#00391
The Traveler (English Traditional)
This is one of seven versions we have found of a song which seems to have been originally titled "Our Goodman"

See also: Five Drunk Nights (English Traditional)
And also: Seven Drunken Nights (Traditional #1)
And also: Seven Drunken Nights Traditional #2)
And also: Seven Drunken Nights (The Dubliners)
And also: Seven Drunken Nites (Joan Morrissey)
And also: Shickered As He Could Be (Eng Traditional)

I came home on Saturday night, as drunk as I could be,
And there was a hat upon the rack where my hat ought to be;
So I said to my wife, the curse of my life, "Explain this thing to me,
Whose is that hat upon the rack, where my hat ought to be?"

"Oh, you're drunk, you fool, you silly old fool,
You're as drunk as a fool can be;
That's not a hat upon the rack,
But a chamberpot you see."

Well, I've traveled this wide world over,
Ten thousand miles or more;
But a jerry with a hatband on,
I never saw before.

I came home on Saturday night, as drunk as I could be,
And there was a horse in the stable where my horse ought to be;
So I said to my wife, the curse of my life, "Explain this thing to me,
Whose is that horse in the stable, where my horse ought to be?"

"Oh, you're drunk, you fool, you silly old fool,
You're as drunk as a fool can be;
That's not a horse in the stable,
But a milk-cow that you see."

Well, I've traveled this wide world over,
Ten thousand miles or more;
But a milk-cow with a saddle on,
I never saw before.

I came home on Saturday night, as drunk as I could be,
And there were some boots beside the bed where my boots ought to be;
So I said to my wife, the curse of my life, "Explain this thing to me,
Whose are those boots beside the bed, where my boots ought to be?"

"Oh, you're drunk, you fool, you silly old fool,
You're as drunk as a fool can be;
Those aren't boots beside the bed,
But some slippers that you see."

Well, I've traveled this wide world over,
Ten thousand miles or more;
But a pair of slippers with black feet in,
I never saw before.

I came home on Saturday night, as drunk as I could be,
And there were some breeches beside the bed where my breeches ought to be;
So I said to my wife, the curse of my life, "Explain this thing to me,
Whose are those breeches a-lying there, where my breeches ought to be?"

"Oh, you're drunk, you fool, you silly old fool,
You're as drunk as a fool can be;
Those aren't a pair of breeches,
But a polishing cloth you see."

Well, I've traveled this wide world over,
Ten thousand miles or more;
But a polishing cloth with buttons on,
I never saw before.

I came home on Saturday night, as drunk as I could be,
And there was a head on the pillow where my head ought to be;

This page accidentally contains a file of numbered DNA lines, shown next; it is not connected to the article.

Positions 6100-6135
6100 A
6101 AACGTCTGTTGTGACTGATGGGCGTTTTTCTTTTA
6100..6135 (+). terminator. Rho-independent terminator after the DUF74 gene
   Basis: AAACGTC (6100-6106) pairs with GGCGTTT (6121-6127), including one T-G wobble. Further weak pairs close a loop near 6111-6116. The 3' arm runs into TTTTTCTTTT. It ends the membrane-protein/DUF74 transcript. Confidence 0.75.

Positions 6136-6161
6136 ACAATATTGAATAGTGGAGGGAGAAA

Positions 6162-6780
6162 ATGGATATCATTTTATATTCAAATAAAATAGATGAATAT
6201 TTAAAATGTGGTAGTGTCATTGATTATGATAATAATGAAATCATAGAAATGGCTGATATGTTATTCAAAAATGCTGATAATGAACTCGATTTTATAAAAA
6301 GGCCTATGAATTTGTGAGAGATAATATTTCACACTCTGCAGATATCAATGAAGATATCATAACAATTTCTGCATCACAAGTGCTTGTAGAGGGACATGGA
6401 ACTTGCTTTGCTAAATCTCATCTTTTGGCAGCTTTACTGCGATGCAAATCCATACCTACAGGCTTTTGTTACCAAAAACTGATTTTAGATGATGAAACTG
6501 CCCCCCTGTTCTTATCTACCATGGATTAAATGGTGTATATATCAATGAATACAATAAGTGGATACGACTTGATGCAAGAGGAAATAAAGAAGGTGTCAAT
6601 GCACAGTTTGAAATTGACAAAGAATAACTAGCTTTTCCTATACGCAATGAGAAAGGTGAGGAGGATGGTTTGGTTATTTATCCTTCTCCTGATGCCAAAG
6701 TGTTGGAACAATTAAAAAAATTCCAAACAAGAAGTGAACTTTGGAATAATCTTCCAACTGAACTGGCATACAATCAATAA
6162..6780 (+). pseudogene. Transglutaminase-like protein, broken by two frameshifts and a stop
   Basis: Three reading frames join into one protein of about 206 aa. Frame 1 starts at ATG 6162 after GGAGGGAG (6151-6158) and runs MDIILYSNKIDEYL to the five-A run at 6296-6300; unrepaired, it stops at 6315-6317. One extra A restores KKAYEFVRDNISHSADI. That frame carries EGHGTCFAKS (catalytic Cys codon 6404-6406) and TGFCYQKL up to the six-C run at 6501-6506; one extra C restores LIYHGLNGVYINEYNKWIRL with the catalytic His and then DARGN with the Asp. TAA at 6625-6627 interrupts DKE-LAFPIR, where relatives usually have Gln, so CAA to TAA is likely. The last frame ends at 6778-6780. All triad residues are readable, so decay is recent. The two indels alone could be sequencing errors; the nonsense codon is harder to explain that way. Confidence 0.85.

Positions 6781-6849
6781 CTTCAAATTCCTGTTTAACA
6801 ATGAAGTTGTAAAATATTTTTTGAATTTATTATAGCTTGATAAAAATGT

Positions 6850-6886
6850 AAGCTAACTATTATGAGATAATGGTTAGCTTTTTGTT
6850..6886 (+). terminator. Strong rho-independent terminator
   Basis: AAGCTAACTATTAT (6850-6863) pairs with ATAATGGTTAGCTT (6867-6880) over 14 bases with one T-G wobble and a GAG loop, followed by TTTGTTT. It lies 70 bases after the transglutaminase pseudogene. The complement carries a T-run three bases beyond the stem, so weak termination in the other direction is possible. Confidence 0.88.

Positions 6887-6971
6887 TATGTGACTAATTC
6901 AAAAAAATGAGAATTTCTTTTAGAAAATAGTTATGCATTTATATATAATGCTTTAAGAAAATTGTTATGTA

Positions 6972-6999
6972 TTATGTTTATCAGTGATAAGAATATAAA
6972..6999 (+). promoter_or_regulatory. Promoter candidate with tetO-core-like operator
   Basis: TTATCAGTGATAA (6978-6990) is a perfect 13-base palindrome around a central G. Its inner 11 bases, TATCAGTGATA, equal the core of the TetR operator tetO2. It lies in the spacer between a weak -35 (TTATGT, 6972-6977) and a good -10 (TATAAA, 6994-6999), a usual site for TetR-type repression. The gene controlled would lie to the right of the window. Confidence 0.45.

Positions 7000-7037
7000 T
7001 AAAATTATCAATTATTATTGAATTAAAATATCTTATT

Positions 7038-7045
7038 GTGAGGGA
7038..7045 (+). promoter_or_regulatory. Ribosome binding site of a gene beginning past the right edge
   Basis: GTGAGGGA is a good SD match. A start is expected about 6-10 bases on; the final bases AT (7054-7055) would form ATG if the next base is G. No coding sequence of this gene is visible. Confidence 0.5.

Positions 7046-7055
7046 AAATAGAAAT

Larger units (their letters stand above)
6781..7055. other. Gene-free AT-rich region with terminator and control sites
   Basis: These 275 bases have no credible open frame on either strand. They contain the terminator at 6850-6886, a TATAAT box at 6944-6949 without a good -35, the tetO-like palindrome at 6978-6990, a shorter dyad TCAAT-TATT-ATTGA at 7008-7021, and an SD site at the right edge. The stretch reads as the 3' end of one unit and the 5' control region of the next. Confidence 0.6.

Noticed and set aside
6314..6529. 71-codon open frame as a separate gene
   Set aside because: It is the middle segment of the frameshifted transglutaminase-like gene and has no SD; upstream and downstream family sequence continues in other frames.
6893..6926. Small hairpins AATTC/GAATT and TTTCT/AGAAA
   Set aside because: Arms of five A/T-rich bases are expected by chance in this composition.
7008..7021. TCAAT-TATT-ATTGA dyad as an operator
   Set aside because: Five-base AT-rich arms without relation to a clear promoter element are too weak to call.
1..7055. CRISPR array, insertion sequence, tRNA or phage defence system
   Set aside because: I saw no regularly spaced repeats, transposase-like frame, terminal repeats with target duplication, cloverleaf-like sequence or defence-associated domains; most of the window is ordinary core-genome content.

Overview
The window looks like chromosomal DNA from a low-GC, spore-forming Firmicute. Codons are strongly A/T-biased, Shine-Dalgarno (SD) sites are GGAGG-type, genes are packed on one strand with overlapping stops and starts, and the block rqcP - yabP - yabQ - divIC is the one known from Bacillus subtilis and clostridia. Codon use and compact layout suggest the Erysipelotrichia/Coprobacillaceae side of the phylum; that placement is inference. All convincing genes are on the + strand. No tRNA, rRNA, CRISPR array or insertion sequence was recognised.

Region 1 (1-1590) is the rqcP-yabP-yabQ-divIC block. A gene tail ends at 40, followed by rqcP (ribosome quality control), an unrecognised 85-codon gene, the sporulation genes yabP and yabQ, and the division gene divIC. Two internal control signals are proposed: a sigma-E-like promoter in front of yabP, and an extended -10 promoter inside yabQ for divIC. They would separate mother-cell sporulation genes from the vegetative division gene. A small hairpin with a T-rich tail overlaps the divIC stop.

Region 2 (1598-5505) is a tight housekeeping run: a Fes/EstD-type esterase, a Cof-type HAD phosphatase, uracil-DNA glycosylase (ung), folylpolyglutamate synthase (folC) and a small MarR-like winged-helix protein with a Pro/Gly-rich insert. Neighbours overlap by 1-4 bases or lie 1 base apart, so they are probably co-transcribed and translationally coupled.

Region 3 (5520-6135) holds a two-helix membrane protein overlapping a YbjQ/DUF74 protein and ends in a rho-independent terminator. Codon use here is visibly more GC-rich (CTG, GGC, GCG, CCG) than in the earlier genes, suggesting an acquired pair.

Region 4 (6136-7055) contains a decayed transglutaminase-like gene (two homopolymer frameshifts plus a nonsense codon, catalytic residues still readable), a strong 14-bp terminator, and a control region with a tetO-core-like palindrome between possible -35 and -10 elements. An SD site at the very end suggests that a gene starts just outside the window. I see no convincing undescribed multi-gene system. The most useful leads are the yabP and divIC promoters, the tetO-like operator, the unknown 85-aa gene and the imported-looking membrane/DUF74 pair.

So I said to my wife, the curse of my life, "Explain this thing to me,
Whose is that head a-lying there, where my head ought to be?"

"Oh, you're drunk, you fool, you silly old fool,
You're as drunk as a fool can be;
That's not a head on the pillow,
But a football that you see."

Well, I've traveled this wide world over,
Ten thousand miles or more;
But a football with a mustache on,
I never saw before.

I came home on Saturday night, as drunk as I could be,
And there was a c%%k inside my bed, where my c%%k ought to be;
So I said to my wife, the curse of my life, "Explain this thing to me,
Whose is that c%%k a-standing there, where my c%%k ought to be?"

"Oh, you're drunk, you fool, you silly old fool,
You're as drunk as a fool can be;
That's not a c%%k a-standing there,
But a carrot that you see."

Well, I've traveled this wide world over,
Ten thousand miles or more;
But a carrot with balls on,
I never saw before.

I came home on Saturday night as drunk as I could be,
And there was stain on the counterpane, and it didn't come from me.
So I said to my wife, the curse of my life, "Explain this thing to me,
Whose is that stain on the counterpane, which didn't come from me?"

"Oh, you're drunk, you fool, you silly old fool,
You're as drunk as a fool can be;
That's not a stain on the counterpane,
But some baby's milk you see."

Well, I've traveled this wide world over,
Ten thousand miles or more;
But baby's milk that smelled like that,
I never saw before.

"Oh, you're drunk, you fool, you silly old fool,
You're as drunk as a fool can be;
I ain't your wife, this ain't your house,
You have never lived with me."

Well I've traveled this wide world over,
Ten thousand miles or more;
It's the fifth time that I've stuffed this bird,
She ain't never complained before.

####.... Author unknown. Variant of an 18th-century English traditional ballad, Four Nights Drunk (Child Ballad #274) The English And Scottish Popular Ballads (1882-1898) edited by Francis James Child [1825-1896] (Dover, 1965) ....####
See more Child Ballad variants from NFLD.


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